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Charles and Emma: The Darwins' Leap of Faith Charles and Emma: The Darwins’ Leap of Faith by Deborah Heiligman

A surprisingly fascinating portrait of Charles and Emma Darwin, from the time Charles made up his mind to marry, until Emma’s death. They come to life vividly – their marriage, Charles’ work and his feelings about publishing a controversial theory, their children and home life, their illnesses and tragedies. Recommended if you want to know more about the Darwins or are looking for satisfying but not overwhelmingly long biography. This might appeal best to high schoolers and up, with the focus on relationships and family.

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In addition to the Mock Printz this January, I’m also going to a Mock Newbery workshop.  For some reason, I’m not as fired up about these titles, but it’s been a few years since I went to one (the infamous year of Criss Cross, which I couldn’t even bring myself to finish for the workshop), so I’m looking forward to it.  This is a longer, full-day workshop, so hopefully that will mean more time to discuss each title.  Here’s the list:

  • Almost Astronauts: 13 Women Who Dared to Dream by Tanya Lee Stone. Candlewick, 2009.
  • Heart of a Shepherd by Roseanne Parry.  Random House Books for Young Readers, 2009.
  • How Oliver Olson Changed the World by Claudia Mills.  Farrar, Straus and Giroux, 2009.
  • The Magician’s Elephant by Kate DiCamillo. Candlewick, 2009.
  • Red Sings from Treetops: A Year in Colors by Joyce Sidman.  Houghton Mifflin Books for Children, 2009.
  • A Season of Gifts by Richard Peck.  Dial, 2009.
  • When You Reach Me by Rebecca Stead.  Wendy Lamb Books, 2009.
  • Where the Mountain Meets the Moon by Grace Lin. Little, Brown Books for Young Readers, 2009.

So far I’ve read When You Reach Me and A Season of Gifts, and out of the two my choice would be When You Reach Me.  I like that they’ve thrown some non-fiction and poetry into the mix, and all in all they’re fairly short books, which works in my favor when I’ve got two lists to read through.  I am disappointed that my personal favorite, The Evolution of Calpurnia Tate, didn’t make the list, but such is life.  I’ll update as I work through the list and add more reviews.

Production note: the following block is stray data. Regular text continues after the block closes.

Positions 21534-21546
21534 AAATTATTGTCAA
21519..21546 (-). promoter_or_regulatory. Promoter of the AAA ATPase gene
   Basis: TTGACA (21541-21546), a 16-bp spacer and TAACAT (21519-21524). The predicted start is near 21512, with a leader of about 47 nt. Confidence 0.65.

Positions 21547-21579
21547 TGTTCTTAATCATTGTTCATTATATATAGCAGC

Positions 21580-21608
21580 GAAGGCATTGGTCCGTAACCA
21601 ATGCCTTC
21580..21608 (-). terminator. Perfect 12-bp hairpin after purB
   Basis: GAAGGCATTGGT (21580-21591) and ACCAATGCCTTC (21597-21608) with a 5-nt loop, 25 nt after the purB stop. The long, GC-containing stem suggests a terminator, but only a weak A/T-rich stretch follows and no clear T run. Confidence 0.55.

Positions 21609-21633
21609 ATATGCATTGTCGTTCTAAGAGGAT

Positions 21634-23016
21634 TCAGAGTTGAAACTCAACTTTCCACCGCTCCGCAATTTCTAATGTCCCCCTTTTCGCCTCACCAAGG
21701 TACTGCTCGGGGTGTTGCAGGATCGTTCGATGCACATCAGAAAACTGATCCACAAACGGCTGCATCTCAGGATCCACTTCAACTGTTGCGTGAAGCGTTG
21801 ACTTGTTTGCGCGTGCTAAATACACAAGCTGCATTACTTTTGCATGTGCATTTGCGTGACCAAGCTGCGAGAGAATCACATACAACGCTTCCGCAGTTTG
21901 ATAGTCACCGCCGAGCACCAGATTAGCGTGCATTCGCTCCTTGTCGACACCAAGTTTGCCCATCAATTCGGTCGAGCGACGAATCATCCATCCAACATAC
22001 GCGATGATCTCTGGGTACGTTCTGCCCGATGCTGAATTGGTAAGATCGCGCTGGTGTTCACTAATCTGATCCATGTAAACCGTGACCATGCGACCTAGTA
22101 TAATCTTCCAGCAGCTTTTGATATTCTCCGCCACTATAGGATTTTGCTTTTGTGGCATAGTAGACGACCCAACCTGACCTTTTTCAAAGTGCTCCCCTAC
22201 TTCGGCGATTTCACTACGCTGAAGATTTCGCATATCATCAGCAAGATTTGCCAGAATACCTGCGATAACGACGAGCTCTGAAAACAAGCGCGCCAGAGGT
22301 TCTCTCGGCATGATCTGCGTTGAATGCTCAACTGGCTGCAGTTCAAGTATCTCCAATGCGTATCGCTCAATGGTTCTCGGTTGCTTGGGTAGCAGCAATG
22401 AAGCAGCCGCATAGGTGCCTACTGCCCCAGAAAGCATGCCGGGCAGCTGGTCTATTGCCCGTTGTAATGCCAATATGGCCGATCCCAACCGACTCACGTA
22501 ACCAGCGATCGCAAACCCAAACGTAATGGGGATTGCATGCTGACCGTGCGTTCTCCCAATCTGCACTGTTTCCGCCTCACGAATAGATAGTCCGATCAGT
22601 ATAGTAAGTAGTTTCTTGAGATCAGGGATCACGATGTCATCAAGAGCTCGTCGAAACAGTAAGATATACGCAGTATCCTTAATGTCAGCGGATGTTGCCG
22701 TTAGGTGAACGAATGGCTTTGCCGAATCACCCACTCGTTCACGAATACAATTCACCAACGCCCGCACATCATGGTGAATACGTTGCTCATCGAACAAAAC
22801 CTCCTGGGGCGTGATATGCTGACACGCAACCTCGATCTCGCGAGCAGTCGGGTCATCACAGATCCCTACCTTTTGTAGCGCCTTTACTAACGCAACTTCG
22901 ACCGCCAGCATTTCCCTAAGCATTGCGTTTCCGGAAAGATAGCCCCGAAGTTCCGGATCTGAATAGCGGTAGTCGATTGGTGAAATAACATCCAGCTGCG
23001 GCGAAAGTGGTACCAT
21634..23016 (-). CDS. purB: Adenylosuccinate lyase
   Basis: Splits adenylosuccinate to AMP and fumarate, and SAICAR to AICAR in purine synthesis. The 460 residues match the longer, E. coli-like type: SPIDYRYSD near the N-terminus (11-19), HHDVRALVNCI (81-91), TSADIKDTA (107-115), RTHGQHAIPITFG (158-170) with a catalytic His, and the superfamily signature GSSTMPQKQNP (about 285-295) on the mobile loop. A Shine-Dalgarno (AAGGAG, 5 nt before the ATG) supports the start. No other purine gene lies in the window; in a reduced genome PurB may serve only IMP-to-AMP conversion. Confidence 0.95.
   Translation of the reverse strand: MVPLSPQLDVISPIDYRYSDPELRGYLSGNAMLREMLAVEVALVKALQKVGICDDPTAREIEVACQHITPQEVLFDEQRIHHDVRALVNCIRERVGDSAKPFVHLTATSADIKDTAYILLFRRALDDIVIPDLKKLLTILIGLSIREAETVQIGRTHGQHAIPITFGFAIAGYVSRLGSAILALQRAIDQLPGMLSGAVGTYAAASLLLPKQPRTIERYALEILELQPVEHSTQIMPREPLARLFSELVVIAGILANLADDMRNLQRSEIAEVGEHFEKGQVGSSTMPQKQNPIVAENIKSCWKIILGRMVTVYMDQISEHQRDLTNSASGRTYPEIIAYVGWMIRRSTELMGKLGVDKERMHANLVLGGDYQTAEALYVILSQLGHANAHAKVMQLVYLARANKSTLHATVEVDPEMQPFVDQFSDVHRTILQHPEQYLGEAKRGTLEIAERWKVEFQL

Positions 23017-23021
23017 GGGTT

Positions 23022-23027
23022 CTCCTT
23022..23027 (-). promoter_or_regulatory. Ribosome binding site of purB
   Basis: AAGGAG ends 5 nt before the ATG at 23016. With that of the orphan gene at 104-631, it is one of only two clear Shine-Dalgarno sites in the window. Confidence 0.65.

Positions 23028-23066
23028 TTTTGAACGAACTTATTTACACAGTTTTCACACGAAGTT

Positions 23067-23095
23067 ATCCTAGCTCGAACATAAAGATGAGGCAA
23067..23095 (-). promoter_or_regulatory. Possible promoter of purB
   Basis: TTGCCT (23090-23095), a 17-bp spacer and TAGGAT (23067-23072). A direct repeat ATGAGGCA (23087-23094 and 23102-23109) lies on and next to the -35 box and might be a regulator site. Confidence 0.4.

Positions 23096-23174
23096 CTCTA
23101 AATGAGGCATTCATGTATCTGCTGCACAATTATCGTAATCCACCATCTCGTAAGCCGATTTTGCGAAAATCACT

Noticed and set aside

Also, for anyone who enjoys the whole Mock Newbery thing, the SLJ blog Heavy Medal is a must read.  They’ve discussed A Season of Gifts and When You Reach Me at length, and there are some interesting conversations going on about plot, style, nonfiction, age level, and where picture book texts fit into things.  Always thoughtful and occasionally riling – and definitely look at the comments.

If I Stay (Audio CD) If I Stay by Gayle Forman

My rating: 4 of 5 stars
What’s the appeal of sad books, anyway? Why do some of us find it cathartic to have a nice weep over a story? Why is a teenager on the brink of choosing life or death after a terrible accident so compelling? Here, part of the appeal is that it’s tightly told. It’s heartbreaking but never maudlin, as Mia weaves reminiscences into the story of the accident. The flashbacks feel natural, connecting in small ways to what’s happening in the hospital without feeling too perfectly matched. There’s enough backstory to feel like you know Mia and her family, as well and her boyfriend and her best friend, but not so much that is distracts from the central question – will she stay? While I personally never doubted how it would end, the story of how she reaches that conclusion is compelling.

One relatively minor quibble with the story, which was probably made worse by the fact that I listened to the audio version. Kirsten Potter did an excellent job reading the story – she sounded like a teenager, and the quality of her voice matched what we know about Mia’s personality. Most of the story works well as a listening experience, especially the dramatic moments in the accident when you might be tempted to flip ahead a few pages in the print version. But the dialogue – oh, the poor dialogue! At first I blamed Kirsten, but then I realized that she was doing the best she could with what was on the page. The lines sometimes feel put into the characters’ mouths – especially Mia’s parents. They felt almost precocious, like Forman was trying too hard to make them hip and savvy and bright. Teddy suffered a bit, too, as well as some family friends. The teenagers, thankfully, felt more natural, but I’d be curious to hear if anyone else found the dialogue distracting.

On the whole, a moving story that avoids too much sentimentality, and recommended to high school girls, in particular, who like that sort of thing – although it’s not too girly, so I imagine it has a male audience, too.

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November 2009

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